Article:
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Atlas Network Announces Partnership with Mexico-Based Centro Ricardo B. Salinas Pliego and Universidad de la Libertad

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Atlas Network, one of the largest classical liberal nonprofit organizations with a network of over 500 think tanks around the world, just announced a new partnership with the Centro Ricardo B. Salinas Pliego (CRBSP) and the Universidad de la Libertad (UL), a new Mexican higher education institution based on free-market principles.

“We chose to work with the CRBSP because they have a wonderful track record. We cooperated on an event in Mexico City last year that showed us there was a potential working relationship in the future,” Brad Lips, CEO of Atlas Network told El American.

“When we learned about the new university and that they would be open to exploring different ways to collaborate with one another, it was sort of a no-brainer to raise our hand and get involved. Hopefully, we’ll be able to provide some value because their undertaking is both very ambitious and much needed. We believe that there’s been a lack of innovation in higher education for a long time, so we’re excited to support promising projects such as Universidad de la Libertad.”

“In recent decades, Atlas Network has been a true champion of freedom in Latin America, and we look forward to carrying on that tradition,” said Ricardo B. Salinas, founder of the CRBSP and the UL. “With strong support from Atlas Network, the Universidad de la Libertad will revolutionize academia and shape the next generation of liberty advocates. It is important that we leave behind our fears and gather the courage to commit ourselves to building a freer society.”

The alliance is based on a Memorandum of Understanding between the parties based on seven main points: 1) That Atlas Network will provide guest lectures on issues that fit with UL’s values, 2) That Atlas Network may set up a grant structure to allow UL students and faculty to create projects for low-income populations, 3) To set up a new generation of freedom ideas influencers in Latin America, 4) To expand Atlas Network’s Lights, Camera, Liberty program, 5) to be present at each other’s events, 6) That UL may host Atlas Network’s first Decentralizing Technologies Summit and 7) To offer international internship opportunities.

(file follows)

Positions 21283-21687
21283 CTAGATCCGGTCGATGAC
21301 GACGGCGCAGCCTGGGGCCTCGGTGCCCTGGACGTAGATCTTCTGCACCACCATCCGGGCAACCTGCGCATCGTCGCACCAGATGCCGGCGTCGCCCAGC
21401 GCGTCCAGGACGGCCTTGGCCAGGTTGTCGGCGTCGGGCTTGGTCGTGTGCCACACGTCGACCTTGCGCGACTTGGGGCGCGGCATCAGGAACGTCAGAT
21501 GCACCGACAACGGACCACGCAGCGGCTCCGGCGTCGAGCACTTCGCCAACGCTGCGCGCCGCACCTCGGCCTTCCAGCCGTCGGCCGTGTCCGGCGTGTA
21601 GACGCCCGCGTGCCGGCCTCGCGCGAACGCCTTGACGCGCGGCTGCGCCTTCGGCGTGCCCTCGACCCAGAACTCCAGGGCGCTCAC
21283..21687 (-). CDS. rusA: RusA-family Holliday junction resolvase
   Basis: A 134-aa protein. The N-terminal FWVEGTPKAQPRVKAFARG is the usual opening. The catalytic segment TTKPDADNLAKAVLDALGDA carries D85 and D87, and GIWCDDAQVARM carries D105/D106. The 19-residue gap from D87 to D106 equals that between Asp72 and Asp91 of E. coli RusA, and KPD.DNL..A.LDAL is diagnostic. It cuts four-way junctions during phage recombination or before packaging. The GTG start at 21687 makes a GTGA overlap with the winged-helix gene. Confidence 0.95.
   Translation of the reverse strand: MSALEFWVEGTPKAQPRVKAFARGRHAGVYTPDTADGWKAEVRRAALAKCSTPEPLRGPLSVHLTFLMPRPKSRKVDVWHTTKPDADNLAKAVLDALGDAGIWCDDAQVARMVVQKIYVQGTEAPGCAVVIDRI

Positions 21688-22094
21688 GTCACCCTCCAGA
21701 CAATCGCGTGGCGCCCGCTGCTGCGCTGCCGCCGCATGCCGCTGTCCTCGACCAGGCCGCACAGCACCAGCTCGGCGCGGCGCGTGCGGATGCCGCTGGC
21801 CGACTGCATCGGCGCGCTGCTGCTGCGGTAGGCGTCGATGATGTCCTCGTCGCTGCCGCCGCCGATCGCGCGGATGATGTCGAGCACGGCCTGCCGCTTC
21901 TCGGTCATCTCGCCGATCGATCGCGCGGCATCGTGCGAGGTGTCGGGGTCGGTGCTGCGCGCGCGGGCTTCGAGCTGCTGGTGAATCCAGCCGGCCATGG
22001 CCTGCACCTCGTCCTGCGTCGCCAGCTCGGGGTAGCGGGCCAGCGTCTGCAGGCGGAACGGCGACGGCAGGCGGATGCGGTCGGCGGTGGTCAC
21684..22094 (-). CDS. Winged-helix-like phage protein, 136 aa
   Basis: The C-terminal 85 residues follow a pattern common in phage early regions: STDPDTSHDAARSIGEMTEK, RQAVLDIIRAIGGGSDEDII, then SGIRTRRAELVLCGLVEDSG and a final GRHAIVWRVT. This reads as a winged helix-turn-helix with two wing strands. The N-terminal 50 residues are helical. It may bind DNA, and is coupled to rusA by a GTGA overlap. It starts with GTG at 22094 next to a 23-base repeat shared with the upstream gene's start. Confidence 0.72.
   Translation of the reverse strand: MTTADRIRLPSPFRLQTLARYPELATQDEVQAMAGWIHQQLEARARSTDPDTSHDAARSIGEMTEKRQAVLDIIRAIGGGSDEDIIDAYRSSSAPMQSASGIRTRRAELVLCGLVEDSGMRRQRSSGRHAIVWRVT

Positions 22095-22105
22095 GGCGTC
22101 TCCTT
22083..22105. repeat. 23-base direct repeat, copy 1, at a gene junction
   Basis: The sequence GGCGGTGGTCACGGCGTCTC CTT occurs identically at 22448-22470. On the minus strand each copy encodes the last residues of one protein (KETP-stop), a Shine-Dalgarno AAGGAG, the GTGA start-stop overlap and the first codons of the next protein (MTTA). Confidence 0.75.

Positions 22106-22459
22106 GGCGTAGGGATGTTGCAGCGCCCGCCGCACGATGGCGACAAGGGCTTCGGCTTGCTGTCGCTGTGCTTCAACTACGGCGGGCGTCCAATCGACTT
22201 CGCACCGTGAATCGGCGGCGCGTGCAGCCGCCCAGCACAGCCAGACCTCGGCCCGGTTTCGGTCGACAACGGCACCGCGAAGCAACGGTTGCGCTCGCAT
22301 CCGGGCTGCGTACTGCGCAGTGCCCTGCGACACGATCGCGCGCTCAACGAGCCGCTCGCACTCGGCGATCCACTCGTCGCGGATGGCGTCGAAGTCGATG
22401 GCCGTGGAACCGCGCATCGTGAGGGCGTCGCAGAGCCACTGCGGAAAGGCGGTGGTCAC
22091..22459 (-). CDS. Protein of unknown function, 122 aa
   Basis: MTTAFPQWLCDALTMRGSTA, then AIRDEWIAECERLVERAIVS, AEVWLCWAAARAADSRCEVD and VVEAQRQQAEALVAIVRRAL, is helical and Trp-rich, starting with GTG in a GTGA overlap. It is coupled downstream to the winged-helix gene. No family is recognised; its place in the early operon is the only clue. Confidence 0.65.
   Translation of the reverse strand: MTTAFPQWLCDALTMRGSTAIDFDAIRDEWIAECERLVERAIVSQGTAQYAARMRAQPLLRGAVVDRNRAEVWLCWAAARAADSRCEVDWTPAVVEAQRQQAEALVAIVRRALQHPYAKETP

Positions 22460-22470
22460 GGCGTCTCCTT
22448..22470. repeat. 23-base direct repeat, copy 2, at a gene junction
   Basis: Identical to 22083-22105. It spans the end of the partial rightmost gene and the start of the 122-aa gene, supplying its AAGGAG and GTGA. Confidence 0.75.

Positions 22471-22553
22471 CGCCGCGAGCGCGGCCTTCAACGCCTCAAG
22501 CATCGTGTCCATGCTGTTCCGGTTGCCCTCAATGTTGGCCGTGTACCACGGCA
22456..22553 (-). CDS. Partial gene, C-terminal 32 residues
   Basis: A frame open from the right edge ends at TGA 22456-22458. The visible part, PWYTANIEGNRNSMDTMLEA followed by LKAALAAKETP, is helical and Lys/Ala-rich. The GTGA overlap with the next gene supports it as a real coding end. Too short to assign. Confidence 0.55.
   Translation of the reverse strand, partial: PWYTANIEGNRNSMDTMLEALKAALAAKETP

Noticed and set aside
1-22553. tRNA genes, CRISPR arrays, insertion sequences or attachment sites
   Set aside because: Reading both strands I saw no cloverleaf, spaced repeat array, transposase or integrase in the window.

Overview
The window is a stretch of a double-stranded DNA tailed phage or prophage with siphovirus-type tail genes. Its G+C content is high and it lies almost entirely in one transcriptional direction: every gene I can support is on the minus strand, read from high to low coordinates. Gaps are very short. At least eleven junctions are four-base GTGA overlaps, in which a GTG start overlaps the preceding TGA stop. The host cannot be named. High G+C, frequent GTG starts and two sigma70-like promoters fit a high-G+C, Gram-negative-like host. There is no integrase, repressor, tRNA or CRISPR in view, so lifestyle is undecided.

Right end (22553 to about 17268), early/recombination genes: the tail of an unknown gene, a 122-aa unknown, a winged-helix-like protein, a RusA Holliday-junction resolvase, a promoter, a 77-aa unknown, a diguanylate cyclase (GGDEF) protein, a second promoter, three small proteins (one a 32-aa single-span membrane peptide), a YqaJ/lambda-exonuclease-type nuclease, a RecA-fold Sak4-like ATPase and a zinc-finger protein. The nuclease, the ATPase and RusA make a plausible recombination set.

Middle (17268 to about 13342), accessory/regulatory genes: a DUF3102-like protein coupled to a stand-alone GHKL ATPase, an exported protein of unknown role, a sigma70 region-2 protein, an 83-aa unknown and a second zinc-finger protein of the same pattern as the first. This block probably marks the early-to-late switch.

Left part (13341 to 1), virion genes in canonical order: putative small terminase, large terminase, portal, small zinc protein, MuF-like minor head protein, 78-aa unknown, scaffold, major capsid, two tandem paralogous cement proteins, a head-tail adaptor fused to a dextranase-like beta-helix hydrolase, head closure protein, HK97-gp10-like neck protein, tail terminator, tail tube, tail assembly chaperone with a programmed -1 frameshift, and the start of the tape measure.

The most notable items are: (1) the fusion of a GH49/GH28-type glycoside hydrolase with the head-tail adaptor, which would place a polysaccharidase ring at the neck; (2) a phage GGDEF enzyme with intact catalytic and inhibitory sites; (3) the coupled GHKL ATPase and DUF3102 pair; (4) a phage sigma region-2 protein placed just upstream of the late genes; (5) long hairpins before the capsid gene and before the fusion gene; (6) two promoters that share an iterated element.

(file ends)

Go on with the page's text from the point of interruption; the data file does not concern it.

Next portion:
The signed MOU can be accessed here.

“I believe the partnership has tremendous potential, but it’s still to be defined in some aspects. We signed a good faith agreement that shows we are on board and want to see the Universidad de la Libertad flourish,” Lips said to El American.

“Higher education is an area where we think there’s been a lot of backsliding and inattentiveness to the ideas of liberalism, so it’s great to see a university committed to being innovative to serve students and attentive to these topics that have been neglected. We’re still brainstorming about the different ways we can be a good partner, but we think that our assets, the global network of independent think tanks that cooperate with us, can be a tremendous resource to the university,” Lips added.

“Atlas Network couldn’t be more excited to partner with the Centro Ricardo B. Salinas Pliego and Universidad de la Libertad, helping to make Latin America a freer and more prosperous region for decades to come,” said Lips in a press release. “Through our new partnership, Latin American students will gain a deeper understanding of classical liberal values and fight back against illiberal ideologies that have taken hold in much of the region. By working together like this, we can build the foundations for a new era of freedom and inclusive prosperity.”

The CRBSP and UL join a group of over 100 Atlas Network partners in Latin America. Lips believes that Latin America is the perfect place to spread freedom ideas today.

“Sometimes you need to hit bottom before you can recover. In Latin America, we’ve seen a lot of countries head down the wrong path, especially with Covid. It also made clear how stark the choices are when it comes to trusting centralized government experts to run our lives or heeding the wisdom of the great classical liberal tradition that is skeptical of centralized power and that understands that there’s so much productivity to be unleashed when you get out of the way of normal people and give a framework for them to be able to create wealth and use their talents,” Lips added.

“Most of our partners in Latin America are independent think tanks that focus on educational efforts or policy reform. In the past year, we were really happy to partner with a lot of groups in Chile concerned about the proposed constitutional changes, which could have wrecked the institutions that helped Chile become a prosperous country,” he said.

We’ve been proud to partner with organizations like CEDICE in Venezuela that provides basic education about the alternative path that Venezuela could’ve taken. We love that the Uruguayan government listened to some of the advice that one of our partners offered to steer a sound ship in macroeconomics,” Lips added.

Edgar is political scientist and philosopher. He defends the Catholic intellectual tradition. Edgar writes about religion, ideology, culture, US politics, abortion, and the Supreme Court. Twitter: @edgarjbb_ // Edgar es politólogo y filósofo. Defiende la tradición intelectual católica. Edgar escribe sobre religión, ideología, cultura, política doméstica, aborto y la Corte Suprema. Twitter: @edgarjbb_